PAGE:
The Senate Appropriations Committee began work last week on budgets funding the justice system and the courts while the House passed its approach to funding higher education and worked on health and human services and infrastructure spending in committee.

Rep. Gary Worthan, R-Storm Lake, co-chair of the House-Senate justices system and judicial branch budgeting areas, said he was hopeful lawmakers can reach agreement on funding areas that will bolster the Iowa State Patrol with more troopers and Division of Criminal Investigation agents, and fund needed staffing positions in county clerks of courts offices statewide.

“We’ll see where that all shakes out,” he said.

For her part, Reynolds proposed a $7.658 billion state budget that puts new money into public K-12 schools, higher education, public safety and her signature workforce development program.


The state’s public universities would get a funding boost: $7 million each for the University of Iowa and Iowa State University, and $4 million for the University of Northern Iowa under the governor’s approach. That matches the request made by the universities, which have said recent years of low state funding forced tuition hikes.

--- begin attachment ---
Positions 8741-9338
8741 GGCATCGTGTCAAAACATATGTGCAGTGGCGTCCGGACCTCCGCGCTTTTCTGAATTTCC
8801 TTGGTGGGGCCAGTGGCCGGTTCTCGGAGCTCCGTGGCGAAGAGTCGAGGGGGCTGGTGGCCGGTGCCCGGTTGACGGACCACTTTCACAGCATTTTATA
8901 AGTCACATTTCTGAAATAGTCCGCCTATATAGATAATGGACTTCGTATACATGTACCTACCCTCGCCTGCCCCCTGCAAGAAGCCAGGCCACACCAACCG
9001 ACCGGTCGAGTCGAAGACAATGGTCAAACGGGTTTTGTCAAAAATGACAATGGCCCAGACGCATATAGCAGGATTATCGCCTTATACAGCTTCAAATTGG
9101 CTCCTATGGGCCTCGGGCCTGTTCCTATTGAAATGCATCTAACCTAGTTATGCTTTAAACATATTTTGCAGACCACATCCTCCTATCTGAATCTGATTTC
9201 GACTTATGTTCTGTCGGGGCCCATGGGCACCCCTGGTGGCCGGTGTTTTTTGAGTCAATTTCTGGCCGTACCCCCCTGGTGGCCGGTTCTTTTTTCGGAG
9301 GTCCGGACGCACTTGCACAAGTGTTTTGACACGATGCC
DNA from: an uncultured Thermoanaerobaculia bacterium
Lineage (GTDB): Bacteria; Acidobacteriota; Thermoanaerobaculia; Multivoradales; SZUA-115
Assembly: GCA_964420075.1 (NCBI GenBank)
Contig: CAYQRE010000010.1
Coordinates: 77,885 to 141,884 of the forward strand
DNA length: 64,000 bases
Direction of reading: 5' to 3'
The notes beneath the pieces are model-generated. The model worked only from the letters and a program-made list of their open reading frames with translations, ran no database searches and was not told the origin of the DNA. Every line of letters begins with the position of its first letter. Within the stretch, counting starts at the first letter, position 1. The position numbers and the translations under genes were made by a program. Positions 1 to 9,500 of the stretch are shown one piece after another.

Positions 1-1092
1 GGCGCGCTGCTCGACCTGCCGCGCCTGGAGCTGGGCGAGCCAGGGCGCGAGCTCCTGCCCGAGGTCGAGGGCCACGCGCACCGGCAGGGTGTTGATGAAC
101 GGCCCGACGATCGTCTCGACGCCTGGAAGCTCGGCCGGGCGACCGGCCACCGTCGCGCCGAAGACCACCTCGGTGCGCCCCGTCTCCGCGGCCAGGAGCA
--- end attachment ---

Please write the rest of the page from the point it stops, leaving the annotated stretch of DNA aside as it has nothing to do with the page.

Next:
The House passed a $960.8 million education bill, House File 758, which boosts community college funding by $7 million and provides $15.9 million for state universities to be dispensed at the discretion of the Iowa Board of Regents.

Heading into negotiations, Senate Republicans had a $947 million target for its education budget bill. Sen. Tim Kraayenbrink, R-Fort Dodge, the subcommittee co-chair, said he expected “give and take” in the negotiations to provide adequate funding without over-promising.

“I’ve always said that it’s kind of hard to give your kid an allowance and then right before they go into a movie with his date to go take their money back and they have to go back and watch Netflix,” he said. “That’s what it kind of felt like we were doing for the past two years because these groups were actually planning on that money and three-quarters through the year we had to come back and take some of that money away from them and that’s just not fun.”